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Changes in self-esteem and chronic disease across adulthood : a 16-year longitudinal analysis

Changes in self-esteem and chronic disease across adulthood : a 16-year longitudinal analysis

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LIU, Sarah Y., Carsten WROSCH, Alexandre J.S. MORIN, Amélie QUESNEL-VALLÉE, Jens C. PRUESSNER, 2019. Changes in self-esteem and chronic disease across adulthood : a 16-year longitudinal analysis. In: Social Science & Medicine. 242, 112600. ISSN 0277-9536. eISSN 0277-9536. Available under: doi: 10.1016/j.socscimed.2019.112600

@article{Liu2019-12Chang-47277, title={Changes in self-esteem and chronic disease across adulthood : a 16-year longitudinal analysis}, year={2019}, doi={10.1016/j.socscimed.2019.112600}, volume={242}, issn={0277-9536}, journal={Social Science & Medicine}, author={Liu, Sarah Y. and Wrosch, Carsten and Morin, Alexandre J.S. and Quesnel-Vallée, Amélie and Pruessner, Jens C.}, note={Article Number: 112600} }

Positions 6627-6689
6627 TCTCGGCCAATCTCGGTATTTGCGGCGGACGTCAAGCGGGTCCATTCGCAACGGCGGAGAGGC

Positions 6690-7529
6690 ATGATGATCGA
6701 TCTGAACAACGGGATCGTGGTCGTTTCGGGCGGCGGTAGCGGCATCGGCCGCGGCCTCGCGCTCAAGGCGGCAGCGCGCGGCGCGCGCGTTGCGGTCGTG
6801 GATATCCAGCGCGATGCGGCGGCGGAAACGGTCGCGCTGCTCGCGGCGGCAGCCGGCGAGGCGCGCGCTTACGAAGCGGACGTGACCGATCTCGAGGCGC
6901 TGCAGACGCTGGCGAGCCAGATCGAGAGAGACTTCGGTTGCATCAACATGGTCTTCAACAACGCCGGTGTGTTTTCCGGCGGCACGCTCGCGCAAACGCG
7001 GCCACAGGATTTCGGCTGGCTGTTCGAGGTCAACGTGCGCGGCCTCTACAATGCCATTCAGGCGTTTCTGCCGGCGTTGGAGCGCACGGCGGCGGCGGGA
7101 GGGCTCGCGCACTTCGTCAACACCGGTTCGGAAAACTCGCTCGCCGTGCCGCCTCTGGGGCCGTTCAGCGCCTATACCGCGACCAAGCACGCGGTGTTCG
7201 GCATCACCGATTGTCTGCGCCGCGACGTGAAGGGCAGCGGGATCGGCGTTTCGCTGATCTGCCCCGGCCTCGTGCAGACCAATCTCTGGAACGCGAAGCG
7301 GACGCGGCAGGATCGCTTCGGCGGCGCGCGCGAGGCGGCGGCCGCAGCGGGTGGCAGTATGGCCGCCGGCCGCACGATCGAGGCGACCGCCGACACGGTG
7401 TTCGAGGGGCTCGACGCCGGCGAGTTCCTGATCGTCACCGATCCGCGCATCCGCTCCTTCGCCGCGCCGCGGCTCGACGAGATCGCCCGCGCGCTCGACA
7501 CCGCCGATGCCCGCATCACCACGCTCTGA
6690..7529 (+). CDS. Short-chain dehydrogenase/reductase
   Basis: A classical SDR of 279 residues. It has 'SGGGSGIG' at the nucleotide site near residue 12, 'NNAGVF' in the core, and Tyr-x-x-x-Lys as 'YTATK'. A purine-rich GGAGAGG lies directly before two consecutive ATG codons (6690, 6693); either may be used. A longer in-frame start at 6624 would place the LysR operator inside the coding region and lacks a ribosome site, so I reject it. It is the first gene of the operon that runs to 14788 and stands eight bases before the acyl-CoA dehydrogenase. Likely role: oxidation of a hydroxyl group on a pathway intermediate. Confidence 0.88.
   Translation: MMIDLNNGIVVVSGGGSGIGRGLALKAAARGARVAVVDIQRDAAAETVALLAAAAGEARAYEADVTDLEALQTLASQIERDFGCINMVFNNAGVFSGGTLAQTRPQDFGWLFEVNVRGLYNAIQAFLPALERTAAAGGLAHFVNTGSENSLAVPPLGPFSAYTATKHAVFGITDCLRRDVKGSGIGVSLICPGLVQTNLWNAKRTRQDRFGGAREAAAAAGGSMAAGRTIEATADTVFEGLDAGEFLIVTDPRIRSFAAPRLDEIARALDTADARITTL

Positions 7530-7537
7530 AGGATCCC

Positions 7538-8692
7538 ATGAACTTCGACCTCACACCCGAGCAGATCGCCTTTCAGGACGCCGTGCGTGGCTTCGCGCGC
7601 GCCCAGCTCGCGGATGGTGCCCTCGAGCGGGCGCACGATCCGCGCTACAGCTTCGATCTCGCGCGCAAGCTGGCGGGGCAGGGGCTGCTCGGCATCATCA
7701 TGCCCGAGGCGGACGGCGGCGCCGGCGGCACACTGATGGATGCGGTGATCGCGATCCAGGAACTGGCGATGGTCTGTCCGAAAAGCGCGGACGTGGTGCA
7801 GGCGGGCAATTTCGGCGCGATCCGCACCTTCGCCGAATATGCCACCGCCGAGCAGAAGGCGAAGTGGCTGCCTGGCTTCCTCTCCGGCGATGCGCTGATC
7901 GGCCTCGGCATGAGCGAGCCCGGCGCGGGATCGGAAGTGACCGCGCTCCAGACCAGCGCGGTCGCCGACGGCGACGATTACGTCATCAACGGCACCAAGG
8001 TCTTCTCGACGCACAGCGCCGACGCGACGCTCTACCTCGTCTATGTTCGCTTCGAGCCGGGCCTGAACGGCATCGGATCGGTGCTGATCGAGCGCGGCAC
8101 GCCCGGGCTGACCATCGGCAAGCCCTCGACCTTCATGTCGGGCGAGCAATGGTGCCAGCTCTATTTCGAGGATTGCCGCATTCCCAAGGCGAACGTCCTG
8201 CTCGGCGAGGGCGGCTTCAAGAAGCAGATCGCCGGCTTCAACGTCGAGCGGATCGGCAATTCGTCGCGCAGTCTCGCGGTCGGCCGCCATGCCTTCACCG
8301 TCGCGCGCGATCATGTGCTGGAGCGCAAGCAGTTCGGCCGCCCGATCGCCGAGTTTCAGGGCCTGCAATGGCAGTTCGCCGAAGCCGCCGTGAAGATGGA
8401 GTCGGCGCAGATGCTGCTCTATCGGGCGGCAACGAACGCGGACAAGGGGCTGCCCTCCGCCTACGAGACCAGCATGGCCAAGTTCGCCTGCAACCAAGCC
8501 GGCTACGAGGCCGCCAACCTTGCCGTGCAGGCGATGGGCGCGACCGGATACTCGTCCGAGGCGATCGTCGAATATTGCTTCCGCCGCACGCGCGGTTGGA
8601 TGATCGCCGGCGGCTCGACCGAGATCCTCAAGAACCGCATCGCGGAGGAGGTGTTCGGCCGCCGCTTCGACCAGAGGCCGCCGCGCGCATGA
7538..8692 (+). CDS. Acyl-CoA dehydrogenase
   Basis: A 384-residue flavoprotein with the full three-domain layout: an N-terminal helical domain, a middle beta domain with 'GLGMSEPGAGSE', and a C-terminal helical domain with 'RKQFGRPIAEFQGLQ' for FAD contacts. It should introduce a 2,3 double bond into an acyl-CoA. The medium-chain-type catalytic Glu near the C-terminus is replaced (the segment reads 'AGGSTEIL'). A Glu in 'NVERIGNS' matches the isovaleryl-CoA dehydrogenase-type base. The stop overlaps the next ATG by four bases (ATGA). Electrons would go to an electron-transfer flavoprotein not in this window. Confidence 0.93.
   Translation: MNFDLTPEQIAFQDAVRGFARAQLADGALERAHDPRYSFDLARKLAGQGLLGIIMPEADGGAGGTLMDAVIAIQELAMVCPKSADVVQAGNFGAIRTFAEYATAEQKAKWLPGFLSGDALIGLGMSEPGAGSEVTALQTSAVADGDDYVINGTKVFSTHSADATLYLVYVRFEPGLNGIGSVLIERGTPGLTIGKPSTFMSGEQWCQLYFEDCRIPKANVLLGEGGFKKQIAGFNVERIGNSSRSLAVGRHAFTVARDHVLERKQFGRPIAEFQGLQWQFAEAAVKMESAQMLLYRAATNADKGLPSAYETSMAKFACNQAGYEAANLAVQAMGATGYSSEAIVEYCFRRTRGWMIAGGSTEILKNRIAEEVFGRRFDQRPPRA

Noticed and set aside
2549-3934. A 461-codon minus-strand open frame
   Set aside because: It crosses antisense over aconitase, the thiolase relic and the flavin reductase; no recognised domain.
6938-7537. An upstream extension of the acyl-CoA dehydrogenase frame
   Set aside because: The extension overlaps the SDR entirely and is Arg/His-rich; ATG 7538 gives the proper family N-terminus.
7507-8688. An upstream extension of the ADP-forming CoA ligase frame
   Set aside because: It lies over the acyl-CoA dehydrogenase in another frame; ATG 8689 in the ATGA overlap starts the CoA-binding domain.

2019-12 Morin, Alexandre J.S. 2019-10-21T14:31:52Z Quesnel-Vallée, Amélie 2019-10-21T14:31:52Z Morin, Alexandre J.S. Quesnel-Vallée, Amélie Wrosch, Carsten Liu, Sarah Y. Pruessner, Jens C. Rationale<br />Self-esteem is an adaptive personality factor that has been associated with good physical health. While research has observed that self-esteem and physical health typically decline in older adulthood, there is a paucity of research investigating the associations between changes in self-esteem and physical health across the adult lifespan.<br /><br />Objective<br />The present study examined whether changes in selfesteem and chronic disease exert reciprocal effects on subsequent changes in self-esteem and disease. In addition, it investigated whether individuals' age would moderate these associations.<br /><br />Methods<br />The study analyzed data from 14,117 adult (18+) Canadians who completed surveys over 16 years, from cycles 1 to 9 of the National Population Health Survey (NPHS). Self-esteem, chronic diseases, and demographic information were collected.<br /><br />Results<br />Cross-lagged panel analyses indicated reciprocal age-related associations between changes in self-esteem and chronic disease. Initial decline in self-esteem predicted subsequent increases in chronic disease, and initial increases in chronic disease predicted subsequent declines in self-esteem, only among young adults, and not middle-aged or older adults.<br /><br />Conclusion<br />These results suggest that age may qualify the associations between declines in self-esteem and physical health and that adverse changes in both factors may be particularly problematic for young adults' prospective personality functioning and physical health. eng Wrosch, Carsten Pruessner, Jens C. Changes in self-esteem and chronic disease across adulthood : a 16-year longitudinal analysis Liu, Sarah Y.

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